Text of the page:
110 Cookson Lane | Whitefield, ME  04353 | 207-232-7600 |  tim@lackeysailing.com

Waanderlust Project | Thursday, May 27, 2010

Other commitments forced my departure from the shop in early afternoon, but with this in mind, I spent the morning beginning the hull paint removal and sanding process.

The topsides, just like the bottom, featured substantial crazing that was visible through the various layers of paint, and which was immediately noticeable upon first inspection.  Only paint removal would show what was truly beneath, but I anticipated the gelcoat would be completely crazed.

I took the photos below on the day I moved the boat into the shop, a couple weeks earlier.



I decided to start with the counter and get that out of the way while I was fresh.  This is always the hardest part to sand.   Sanding to bare gelcoat required a multi-step process to get the most from the sandpaper and to get through the various layers of paint.   Initial sanding soon revealed the following layers of paint, at least:  the topmost gray-blue layer; a layer of cream-colored primer; a layer of dark green paint; and finally the original gelcoat.  I found no distinct layer of primer between the green paint and the gelcoat,  but there must have been some.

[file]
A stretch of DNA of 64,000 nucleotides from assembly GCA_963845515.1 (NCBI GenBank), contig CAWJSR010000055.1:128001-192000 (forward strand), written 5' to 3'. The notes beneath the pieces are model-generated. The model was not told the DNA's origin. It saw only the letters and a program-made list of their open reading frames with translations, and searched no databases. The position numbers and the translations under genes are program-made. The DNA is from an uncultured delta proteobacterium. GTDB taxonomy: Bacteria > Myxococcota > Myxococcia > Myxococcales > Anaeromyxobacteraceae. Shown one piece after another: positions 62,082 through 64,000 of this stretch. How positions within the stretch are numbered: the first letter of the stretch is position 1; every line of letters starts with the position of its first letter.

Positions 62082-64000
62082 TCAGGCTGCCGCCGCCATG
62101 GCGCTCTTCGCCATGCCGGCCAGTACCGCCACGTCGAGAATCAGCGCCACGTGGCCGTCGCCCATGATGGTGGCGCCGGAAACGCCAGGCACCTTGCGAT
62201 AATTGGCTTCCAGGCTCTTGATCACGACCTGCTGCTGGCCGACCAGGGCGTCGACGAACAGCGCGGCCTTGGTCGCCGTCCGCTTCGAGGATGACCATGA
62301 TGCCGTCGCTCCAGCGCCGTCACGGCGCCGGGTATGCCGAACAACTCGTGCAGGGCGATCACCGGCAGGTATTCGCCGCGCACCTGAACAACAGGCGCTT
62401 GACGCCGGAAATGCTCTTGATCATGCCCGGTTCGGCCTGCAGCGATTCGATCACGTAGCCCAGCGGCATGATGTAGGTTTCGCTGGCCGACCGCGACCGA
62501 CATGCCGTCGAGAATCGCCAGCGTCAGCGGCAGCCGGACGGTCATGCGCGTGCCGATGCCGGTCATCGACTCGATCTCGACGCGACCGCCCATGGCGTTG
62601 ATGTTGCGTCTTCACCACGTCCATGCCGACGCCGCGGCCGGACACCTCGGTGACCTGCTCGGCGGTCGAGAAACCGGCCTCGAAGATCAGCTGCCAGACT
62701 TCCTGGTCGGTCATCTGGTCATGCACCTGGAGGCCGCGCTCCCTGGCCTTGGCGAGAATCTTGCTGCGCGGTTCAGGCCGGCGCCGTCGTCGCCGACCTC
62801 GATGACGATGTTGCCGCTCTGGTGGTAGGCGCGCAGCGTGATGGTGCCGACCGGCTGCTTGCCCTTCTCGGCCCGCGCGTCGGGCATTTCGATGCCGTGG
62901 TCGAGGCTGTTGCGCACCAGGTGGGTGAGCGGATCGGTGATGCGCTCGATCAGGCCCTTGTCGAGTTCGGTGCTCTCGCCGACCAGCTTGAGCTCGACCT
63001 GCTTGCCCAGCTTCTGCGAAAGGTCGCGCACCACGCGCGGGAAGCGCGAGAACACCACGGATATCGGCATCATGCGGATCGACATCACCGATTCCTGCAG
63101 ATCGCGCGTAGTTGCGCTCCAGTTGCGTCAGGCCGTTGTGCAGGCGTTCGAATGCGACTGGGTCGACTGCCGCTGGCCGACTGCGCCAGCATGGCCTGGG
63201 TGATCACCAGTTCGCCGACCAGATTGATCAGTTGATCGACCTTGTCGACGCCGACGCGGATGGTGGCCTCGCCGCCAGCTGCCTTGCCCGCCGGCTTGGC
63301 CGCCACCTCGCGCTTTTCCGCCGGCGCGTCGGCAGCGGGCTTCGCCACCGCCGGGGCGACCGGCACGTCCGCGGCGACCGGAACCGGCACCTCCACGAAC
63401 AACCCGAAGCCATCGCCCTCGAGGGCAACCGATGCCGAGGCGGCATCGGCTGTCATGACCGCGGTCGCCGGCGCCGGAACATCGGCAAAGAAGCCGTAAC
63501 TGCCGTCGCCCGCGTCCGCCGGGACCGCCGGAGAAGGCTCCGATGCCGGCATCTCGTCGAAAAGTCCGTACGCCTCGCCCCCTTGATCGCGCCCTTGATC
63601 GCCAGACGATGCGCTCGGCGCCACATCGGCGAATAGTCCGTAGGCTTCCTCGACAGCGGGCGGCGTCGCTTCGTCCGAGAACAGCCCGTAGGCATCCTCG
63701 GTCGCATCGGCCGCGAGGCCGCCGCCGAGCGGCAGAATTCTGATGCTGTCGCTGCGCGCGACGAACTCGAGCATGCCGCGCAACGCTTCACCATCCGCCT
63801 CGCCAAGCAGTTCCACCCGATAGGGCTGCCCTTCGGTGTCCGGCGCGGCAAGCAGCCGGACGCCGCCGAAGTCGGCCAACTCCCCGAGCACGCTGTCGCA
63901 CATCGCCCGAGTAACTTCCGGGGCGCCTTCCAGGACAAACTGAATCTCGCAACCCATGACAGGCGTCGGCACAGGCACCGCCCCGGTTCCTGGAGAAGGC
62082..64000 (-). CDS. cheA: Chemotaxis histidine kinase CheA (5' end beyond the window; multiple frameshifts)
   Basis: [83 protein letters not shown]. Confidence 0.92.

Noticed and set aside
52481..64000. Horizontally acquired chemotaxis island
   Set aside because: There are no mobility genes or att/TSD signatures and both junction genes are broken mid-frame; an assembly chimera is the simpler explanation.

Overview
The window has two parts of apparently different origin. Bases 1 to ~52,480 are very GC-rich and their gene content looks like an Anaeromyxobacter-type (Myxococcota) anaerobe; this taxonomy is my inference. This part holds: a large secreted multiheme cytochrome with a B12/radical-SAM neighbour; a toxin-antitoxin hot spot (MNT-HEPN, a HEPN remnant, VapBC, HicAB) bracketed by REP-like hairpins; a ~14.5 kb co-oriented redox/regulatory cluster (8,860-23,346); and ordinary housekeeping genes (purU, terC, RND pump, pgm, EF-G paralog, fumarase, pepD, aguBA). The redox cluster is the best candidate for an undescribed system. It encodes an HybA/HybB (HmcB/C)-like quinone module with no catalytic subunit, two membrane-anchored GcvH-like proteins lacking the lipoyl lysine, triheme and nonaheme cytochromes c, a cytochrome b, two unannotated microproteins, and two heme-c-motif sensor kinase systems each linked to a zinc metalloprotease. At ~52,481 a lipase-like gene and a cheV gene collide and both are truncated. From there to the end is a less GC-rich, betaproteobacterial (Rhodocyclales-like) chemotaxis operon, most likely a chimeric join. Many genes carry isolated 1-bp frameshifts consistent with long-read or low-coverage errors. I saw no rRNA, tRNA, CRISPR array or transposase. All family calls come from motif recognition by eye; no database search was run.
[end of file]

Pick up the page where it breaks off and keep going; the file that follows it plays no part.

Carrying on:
I found it worked best to remove the gray paint first, then to go back with fresh paper and work on the primer and green paint beneath, which required substantial efforts to remove:  it was extremely hard paint.  Once I had removed most of the green with the coarsest paper (40 grit), I switched to 80 grit for a final pass to remove the vestiges of green and smooth the surface.

As expected, the original gelcoat was full of tight crazing cracks in a variety of patterns, from long lines to shorter, crackled-effect appearance.  The gelcoat was otherwise in reasonable condition and seemed tight and well-adhered, unlike some of that that I'd observed on the bottom while stripping that.  More on the gelcoat, and how to deal with it, later.


In this manner, I completed the entire counter, and up along the hull to the aftermost jackstand, located roughly 1/3 the length of the boat from the transom.  I sanded from the waterline up as high as I could comfortably reach, about halfway up the topsides' height.


Since it was comfortable to sand much of the hull from floor level, I continued forward on the port side, following the same basic processes.  Unfortunately, I ran out of time before I could complete all stages of the sanding on the lower half of the port hull, leaving a 6' long area which I'd sanded only through the first stage for another day.


Total Time on This Job Today:  5.25 hours

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